US School Districts Begin Layoffs Amid Inflation, COVID-Era Spending

School districts across the U.S. recently began laying off teachers amid high inflationary costs, budget deficits and COVID-era funding from the federal government running out. The move comes after the districts received windfalls in federal subsidies for three years.

Just the News pointed out that the federal COVID-era subsidies received funds through Elementary and Secondary School Emergency Relief (ESSER) grants provided by state education agencies. The grants, financed through the CARES Act and supplemental appropriation, expire on Sept. 30, 2024.

In one month, nearly 2,000 California public school teachers received layoff notices, marking a “massive increase” from past years, according to California Teachers Association president David Goldberg.

School districts across The Golden State, including Pasadena Unified School District and Anaheim Union High School District, have cut hundreds of jobs amid declining enrollment, budget shortfalls and the end of funding from ESSER.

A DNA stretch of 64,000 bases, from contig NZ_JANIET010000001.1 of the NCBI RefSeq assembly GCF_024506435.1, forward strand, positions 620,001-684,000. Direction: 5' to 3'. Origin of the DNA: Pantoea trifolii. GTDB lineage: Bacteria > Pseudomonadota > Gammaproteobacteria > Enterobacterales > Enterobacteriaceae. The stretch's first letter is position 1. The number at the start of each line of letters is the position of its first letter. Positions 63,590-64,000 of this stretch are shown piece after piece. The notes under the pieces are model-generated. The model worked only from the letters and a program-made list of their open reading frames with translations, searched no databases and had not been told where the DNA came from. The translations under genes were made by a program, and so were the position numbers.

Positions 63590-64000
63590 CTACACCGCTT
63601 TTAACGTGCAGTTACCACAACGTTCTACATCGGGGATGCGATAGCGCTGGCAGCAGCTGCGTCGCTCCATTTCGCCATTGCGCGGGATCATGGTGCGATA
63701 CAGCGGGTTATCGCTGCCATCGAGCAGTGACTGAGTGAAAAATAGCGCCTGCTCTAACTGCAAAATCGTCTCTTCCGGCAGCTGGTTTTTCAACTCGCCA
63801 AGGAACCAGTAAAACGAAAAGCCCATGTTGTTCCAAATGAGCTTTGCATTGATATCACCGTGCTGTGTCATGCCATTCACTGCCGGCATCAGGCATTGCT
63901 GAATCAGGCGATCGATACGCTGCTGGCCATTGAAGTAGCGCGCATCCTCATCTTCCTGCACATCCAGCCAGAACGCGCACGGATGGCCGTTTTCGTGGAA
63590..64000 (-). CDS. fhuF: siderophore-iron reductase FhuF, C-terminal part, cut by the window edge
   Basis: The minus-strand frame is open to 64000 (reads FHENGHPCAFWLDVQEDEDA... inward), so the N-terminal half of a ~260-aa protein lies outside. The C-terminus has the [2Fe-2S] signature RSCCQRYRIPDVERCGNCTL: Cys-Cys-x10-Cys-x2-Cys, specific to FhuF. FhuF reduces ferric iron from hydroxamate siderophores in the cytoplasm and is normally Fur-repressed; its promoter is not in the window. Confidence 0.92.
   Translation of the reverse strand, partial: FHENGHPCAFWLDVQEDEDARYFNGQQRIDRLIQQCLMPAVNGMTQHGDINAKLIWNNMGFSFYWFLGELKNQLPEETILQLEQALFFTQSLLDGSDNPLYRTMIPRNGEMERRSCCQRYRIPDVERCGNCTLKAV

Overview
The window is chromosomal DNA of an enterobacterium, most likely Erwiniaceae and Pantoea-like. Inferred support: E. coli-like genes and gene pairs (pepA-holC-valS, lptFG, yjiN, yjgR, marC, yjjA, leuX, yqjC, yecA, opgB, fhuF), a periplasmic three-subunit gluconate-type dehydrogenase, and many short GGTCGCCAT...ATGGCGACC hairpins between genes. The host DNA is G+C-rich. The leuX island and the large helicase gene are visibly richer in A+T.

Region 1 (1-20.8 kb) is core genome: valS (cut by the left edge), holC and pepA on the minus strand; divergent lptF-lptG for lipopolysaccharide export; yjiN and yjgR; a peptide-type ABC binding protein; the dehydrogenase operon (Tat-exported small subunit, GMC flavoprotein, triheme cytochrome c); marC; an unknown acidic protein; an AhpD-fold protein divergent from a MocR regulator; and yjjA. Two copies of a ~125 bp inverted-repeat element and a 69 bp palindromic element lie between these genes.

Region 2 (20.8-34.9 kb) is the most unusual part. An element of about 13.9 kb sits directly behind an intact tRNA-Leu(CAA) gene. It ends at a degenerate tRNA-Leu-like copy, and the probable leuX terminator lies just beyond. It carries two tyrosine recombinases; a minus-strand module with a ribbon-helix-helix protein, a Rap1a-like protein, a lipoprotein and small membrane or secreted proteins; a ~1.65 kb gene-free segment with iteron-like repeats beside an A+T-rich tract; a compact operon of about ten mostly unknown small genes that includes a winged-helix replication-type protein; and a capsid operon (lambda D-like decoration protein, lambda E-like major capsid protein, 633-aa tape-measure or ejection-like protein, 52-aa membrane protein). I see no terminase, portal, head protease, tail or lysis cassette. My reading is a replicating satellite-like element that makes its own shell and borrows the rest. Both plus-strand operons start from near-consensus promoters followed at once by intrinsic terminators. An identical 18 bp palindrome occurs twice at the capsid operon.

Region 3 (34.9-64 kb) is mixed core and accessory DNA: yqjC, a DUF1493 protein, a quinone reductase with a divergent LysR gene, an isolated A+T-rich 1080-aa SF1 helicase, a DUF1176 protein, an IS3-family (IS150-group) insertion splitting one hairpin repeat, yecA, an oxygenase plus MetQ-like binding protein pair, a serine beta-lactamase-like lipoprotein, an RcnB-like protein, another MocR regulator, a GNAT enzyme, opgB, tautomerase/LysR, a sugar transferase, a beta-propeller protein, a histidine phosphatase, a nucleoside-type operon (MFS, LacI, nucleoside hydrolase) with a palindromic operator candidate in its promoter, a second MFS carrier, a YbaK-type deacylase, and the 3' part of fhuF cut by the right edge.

The number of job losses in the education industry won’t be known until after California’s legislature passes a budget bill in June 2024, according to Just the News. California Gov. Gavin Newsom (D) projects a budget shortfall of $38 billion, while the state Legislative Analyst’s Office predicts $73 billion.

The layoffs aren’t just happening in California.

In Arkansas, which has been dealing with a teacher shortage for years, the Little Rock School District started laying off teachers in February 2024, citing reduced employment, high construction costs and growing interest rates on debt payments. This comes after 10% of the state’s public school system left the education workforce before the 2023-2024 school year.

In New York, school districts are also laying off an increasing number of teachers amid budget shortfalls caused by New York Gov. Kathy Hochul’s (D) proposed budget, which reduces funding for public schools by a whopping $400 million, according to News 12 Long Island. The Riverhead Central School District also announced it would cut 38 teaching jobs.

Similar to California, Arkansas and New York, Maryland is also firing many teachers to balance its fiscal budget.

The Howard County Public School System announced it would cut nearly 350 jobs to balance Maryland’s fiscal 2025 budget. The district’s acting superintendent said, “a significant portion of our budget is staff, we cannot address the structural financial challenges without impacting staff.”